While the future 32d president didn't hawk policies, he spent most of the 1920s working for a Maryland-based insurance company. After his failed attempt to be elected vice president in 1920, the position allowed him to mine the political and financial contacts he would need when he next ran for public office.
Now, the wooden desk that FDR worked at during his eight years as a business executive is being donated to the Franklin D. Roosevelt Presidential Library and Museum in New York's Hudson Valley.
"This desk is what FDR used to maintain his public connections," said Bob Clark, supervisory archivist at the presidential library in Hyde Park, 75 miles north of New York City. "We're delighted to have it."
The 300-pound walnut executive desk, made about 1920, is owned by Zurich American Insurance Co., based near Chicago. The company, a subsidiary of Switzerland-based Zurich Financial Services Group, is donating the desk to the FDR library as part of the company's commemoration of 100 years of doing business in America.
Making connectionsRoosevelt's employment with a company later purchased by Zurich is a lesser-known but still important segment of his pre-White House days, according to a business history expert.
"He was able to make the connections between all the players," said Bruce Weindruch, founder and CEO of the History Factory, a Virginia-based consulting firm that worked with Zurich on the FDR desk project.
The desk nearly got lost in the shuffle of a corporate office move in the mid-1980s, when the Fidelity & Deposit Co. of Baltimore was relocating its Manhattan operations. The New York staff asked an executive at the company's Baltimore headquarters what they should do with one of the old desks, since the new offices had no room for clunky vintage furniture.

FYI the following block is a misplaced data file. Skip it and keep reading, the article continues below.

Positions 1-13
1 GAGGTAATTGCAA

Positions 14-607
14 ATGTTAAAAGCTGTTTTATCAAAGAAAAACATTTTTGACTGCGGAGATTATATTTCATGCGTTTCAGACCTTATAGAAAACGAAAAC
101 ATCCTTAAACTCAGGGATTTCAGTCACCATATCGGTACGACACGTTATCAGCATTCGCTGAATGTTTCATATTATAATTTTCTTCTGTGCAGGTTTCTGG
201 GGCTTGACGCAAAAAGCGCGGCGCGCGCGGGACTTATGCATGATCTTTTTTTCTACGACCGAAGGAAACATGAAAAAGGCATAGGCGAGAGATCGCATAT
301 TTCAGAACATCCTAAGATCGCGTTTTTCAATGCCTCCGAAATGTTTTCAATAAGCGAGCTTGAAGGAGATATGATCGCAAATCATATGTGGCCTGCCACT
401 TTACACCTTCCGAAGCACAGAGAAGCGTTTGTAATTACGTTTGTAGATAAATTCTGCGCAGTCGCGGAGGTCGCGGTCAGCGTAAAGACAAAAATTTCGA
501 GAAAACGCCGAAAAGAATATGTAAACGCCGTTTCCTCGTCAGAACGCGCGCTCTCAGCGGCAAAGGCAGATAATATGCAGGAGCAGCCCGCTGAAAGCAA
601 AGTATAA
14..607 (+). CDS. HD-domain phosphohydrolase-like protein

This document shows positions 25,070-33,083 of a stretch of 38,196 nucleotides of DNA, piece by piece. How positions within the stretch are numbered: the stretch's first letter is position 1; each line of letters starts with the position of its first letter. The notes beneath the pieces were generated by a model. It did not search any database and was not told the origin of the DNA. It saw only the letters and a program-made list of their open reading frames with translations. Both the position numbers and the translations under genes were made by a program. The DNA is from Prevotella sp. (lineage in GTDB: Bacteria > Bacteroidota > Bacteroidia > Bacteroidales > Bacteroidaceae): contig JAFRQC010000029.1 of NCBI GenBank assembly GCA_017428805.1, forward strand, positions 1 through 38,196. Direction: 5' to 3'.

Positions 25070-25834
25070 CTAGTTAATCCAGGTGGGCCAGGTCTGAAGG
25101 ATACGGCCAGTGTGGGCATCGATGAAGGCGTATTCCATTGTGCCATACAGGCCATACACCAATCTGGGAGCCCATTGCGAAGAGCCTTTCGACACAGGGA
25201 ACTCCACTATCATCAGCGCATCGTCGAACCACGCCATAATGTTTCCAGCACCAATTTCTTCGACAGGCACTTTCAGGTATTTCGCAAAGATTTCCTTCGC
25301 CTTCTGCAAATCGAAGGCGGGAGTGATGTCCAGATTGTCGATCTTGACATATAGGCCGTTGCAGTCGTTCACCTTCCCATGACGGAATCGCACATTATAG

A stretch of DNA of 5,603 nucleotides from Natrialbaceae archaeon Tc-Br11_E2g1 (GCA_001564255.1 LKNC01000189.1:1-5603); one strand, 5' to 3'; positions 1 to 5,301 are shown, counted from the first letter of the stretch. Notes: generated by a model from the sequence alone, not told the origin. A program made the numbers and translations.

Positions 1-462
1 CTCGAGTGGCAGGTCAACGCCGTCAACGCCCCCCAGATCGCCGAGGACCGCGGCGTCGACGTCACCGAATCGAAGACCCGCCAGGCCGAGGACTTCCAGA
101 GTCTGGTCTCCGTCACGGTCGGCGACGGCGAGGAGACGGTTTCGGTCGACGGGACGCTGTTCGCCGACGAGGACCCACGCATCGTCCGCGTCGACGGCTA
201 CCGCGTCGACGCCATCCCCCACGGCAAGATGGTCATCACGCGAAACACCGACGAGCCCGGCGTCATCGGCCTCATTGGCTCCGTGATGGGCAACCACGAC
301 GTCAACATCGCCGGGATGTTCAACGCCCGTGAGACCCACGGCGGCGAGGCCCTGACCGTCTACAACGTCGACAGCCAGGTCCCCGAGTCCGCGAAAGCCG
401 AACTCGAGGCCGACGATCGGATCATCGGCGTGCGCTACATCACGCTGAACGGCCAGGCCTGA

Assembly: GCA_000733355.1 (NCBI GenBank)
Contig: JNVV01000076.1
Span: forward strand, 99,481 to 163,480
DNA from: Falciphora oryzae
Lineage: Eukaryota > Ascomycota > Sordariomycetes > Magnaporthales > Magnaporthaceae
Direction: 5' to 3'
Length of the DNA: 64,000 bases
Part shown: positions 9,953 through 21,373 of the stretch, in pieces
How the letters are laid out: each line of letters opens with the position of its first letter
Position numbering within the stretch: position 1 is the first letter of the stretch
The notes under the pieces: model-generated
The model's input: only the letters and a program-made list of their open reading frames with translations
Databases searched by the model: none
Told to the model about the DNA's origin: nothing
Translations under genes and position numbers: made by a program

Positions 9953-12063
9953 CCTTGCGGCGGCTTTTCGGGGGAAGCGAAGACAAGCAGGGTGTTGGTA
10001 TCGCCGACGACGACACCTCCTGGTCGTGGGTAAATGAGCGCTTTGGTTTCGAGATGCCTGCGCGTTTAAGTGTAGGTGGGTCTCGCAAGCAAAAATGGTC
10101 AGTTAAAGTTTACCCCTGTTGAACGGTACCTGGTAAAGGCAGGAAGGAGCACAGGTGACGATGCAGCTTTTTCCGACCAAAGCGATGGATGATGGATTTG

The executive had the desk shipped to his Baltimore office.
According to Zurich officials, not long after the desk arrived, the executive attended a retirement luncheon for a longtime employee of the company's Manhattan clerical staff. The executive was informed by the retiree and one of her contemporaries that the old desk he had was the same one FDR used. Later, another company executive had a plaque placed on an inside panel identifying the desk as FDR's during his tenure with Fidelity & Deposit from 1921 to 1928.
Hiring rationaleIt was Van Lear Black, a Baltimore newspaper publisher and Fidelity & Deposit executive, who hired Roosevelt to work for the insurance company, hoping the former assistant Navy secretary would use his contacts to boost business. After losing the 1920 election as Democratic presidential nominee James Cox's running mate, Roosevelt was on the company payroll Jan. 1, 1921.
"Van Lear Black thought he'd be a good vice president in charge of the New York City office because he had good connections," said the FDR library's Clark, "and he'd essentially serve as a rainmaker for the company."
Roosevelt contracted polio just months after he was hired to run the Manhattan office, which specialized in insuring government and corporate contracts. His well-known story of striving to overcome the resulting paralysis of his lower body overshadows his career as a businessman, Weindruch said.
He said FDR's office job at 120 Broadway helped him deal with his daily physical challenges. "It was a very important part of his rehabilitation," Weindruch said.
With Fidelity & Deposit involved in insuring major commercial and municipal infrastructure projects, Roosevelt was able to attract business through his contacts in military, industrial, and governmental circles, Clark and Weindruch said.
It apparently worked. According to Weindruch, the company's surety business in Manhattan underwrote $10.2 million in policies in 1923, up from $7 million in 1922.
Roosevelt resigned from the company after his 1928 election as governor of New York. Later, as president, Weindruch said, FDR used his business-world experience to launch the major infrastructure projects that were a key component of his administration's New Deal.